Layne said if he could not win with this team it would be all his fault. He said he had never seen a better group of high school athletes, and he worked them lightly, '"the way I'd want to work if I were in their place." The players loved him. "But Bobby's having trouble with his coaches," chirped Coffee. "They want to go to bed at night."
It was, as before, Texas speed against Pennsylvania gristle. Pennsylvanians put great stock in their gristle. They considered the point-spread a gift and took all the action they could get. James, however, knew he had troubles. Texas had four backs who could run 100 yards in under 9.8. The fastest he had was a pokey 10.1. To compensate, he put his best men at defensive end and halfback. His fullbacks were as big as most of the Texas linemen, but while there wasn't a soft nose in the bunch neither was there a fast foot.
Probably the only miscalculation Layne made was waiting until the third Texas offensive series to get Bradley in the game at quarterback. ( Bradley said he thought he'd never get in, "I'd been so lousy in practice.") By that time Pennsylvania had driven close enough for Fullback Reid ( Penn State-bound) to kick a 32-yard field goal. It was late in the first quarter when Texas got possession on the Pennsylvania 25 after a bad punt. On third down Bradley rolled left and impetuously ran ahead of his interference to the nine. A straight dive gained a yard, then Bradley executed one of Layne's goal-line specials—he rolled right, waited for a fraction while Flanker Levias cleared back on the defensive halfback and hit him in the stomach with the ball. Levias curled around the halfback into the end zone.
The same combination—Bradley to Levias, for three yards—got the second Texas score after a 72-yard drive in the second quarter and it was 14-3, but here came Ted Kwalick ( Penn State) to make it close again, catching one pass for 14 yards that should have been three feet beyond his reach, and then hand-fighting two Texas defenders in the end zone to complete a 34-yard touchdown pass from Bob Naponic ( Illinois). Altogether, Kwalick caught eight of the 14 passes Pennsylvania completed. Penn State Coach Rip Engle was ecstatic.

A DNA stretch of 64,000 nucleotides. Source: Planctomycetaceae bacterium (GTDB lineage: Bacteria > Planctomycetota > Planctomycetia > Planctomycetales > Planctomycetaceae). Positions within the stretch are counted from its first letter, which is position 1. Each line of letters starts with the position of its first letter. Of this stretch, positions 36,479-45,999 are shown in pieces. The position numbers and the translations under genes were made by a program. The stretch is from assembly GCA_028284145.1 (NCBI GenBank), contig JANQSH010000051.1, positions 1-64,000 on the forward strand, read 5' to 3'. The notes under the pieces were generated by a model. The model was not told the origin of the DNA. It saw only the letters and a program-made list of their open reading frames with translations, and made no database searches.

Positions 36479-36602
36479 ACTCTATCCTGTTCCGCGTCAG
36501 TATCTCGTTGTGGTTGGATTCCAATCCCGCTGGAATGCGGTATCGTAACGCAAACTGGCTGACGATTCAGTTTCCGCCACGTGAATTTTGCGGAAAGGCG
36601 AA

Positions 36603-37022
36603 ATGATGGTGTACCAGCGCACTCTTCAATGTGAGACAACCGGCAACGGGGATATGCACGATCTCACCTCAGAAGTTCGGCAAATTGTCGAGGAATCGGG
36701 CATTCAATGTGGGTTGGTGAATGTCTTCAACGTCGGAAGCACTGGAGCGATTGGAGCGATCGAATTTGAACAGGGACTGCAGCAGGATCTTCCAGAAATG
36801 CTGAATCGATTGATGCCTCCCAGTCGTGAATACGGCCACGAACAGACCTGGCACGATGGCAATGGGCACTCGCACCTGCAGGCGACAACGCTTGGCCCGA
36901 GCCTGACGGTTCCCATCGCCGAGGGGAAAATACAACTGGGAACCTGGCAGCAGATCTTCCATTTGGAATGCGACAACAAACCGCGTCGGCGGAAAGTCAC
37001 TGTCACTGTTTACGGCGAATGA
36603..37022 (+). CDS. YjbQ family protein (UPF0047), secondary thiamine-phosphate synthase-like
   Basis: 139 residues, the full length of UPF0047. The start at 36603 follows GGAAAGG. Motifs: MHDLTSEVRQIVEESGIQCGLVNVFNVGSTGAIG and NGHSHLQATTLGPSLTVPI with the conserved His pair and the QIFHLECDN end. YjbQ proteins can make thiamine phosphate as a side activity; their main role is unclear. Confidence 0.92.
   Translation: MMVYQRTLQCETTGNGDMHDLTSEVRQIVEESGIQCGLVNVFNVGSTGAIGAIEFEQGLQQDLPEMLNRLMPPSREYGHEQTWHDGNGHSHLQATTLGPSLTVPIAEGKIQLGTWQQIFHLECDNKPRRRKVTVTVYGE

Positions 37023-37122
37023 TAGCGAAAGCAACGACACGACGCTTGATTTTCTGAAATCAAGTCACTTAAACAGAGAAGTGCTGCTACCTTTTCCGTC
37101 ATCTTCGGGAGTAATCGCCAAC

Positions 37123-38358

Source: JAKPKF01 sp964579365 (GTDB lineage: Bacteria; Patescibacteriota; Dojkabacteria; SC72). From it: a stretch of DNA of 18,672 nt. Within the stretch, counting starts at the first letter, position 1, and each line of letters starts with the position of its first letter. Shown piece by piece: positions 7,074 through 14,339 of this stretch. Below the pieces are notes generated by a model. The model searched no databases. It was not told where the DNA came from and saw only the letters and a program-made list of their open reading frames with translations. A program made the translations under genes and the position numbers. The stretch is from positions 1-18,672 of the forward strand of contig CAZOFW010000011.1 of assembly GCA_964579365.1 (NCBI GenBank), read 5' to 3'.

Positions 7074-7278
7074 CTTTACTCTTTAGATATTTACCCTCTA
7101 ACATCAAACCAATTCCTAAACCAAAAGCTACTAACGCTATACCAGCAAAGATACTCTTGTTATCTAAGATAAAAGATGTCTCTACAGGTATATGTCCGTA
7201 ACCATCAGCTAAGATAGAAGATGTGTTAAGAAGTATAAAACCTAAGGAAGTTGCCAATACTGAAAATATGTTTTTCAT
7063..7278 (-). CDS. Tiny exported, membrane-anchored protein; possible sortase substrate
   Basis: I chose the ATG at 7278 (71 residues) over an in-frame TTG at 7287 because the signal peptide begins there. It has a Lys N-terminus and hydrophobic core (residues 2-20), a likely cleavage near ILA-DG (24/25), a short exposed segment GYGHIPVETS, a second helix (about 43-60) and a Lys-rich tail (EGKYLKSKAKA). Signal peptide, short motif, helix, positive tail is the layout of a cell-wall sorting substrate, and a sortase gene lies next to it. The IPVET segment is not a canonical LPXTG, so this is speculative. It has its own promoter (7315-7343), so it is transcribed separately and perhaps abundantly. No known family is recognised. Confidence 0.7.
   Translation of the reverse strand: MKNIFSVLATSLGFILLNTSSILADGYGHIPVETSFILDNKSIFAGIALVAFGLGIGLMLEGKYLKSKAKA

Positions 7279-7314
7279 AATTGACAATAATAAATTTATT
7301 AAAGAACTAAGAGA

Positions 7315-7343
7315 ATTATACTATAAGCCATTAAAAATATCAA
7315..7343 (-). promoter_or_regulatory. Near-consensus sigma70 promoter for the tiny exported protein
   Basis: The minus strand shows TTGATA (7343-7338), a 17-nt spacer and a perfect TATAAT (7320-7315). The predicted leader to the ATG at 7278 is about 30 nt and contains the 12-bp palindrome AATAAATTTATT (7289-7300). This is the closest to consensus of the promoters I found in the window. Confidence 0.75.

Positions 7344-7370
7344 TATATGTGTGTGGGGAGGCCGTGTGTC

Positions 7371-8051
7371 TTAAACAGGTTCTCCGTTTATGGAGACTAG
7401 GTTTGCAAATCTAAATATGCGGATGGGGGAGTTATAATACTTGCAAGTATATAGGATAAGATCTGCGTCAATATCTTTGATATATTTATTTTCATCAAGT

At the time of the Kwalick touchdown the game was close, and though the Texas superiority at impact in the line was evident a sudden change in initiative might have affected the outcome. But the third quarter removed all doubts. Pennsylvania ran only eight offensive plays the entire 15 minutes, and midway in the period Bradley put together the clinching 90-yard drive. He did it beautifully: a draw, a pass to Levias for 22 yards off a fake draw, the same play for 32 yards (except this time Levias ran a straight fly pattern), a pass out of the shotgun to Harris for 12, a run to the five from the shotgun and, ultimately, a one-yard touchdown plunge by Harris. In the fourth quarter Halfback Ronnie Scoggins (SMU) ran sweeps at the laboring Pennsylvania flanks to account for 69 yards of an 80-yard touchdown drive. Scoggins, the best running back on the field, got 106 yards in 16 carries. He also hustled Levias onto the bus afterward to avoid any further complications with college recruiters.
"Speed—it'll beat you every time," said Notre Dame's Ray at the finish. "In South Bend we say it doesn't help much to have talent if you can't get it to the right place on time. The race is to the swift."
Or the swuft.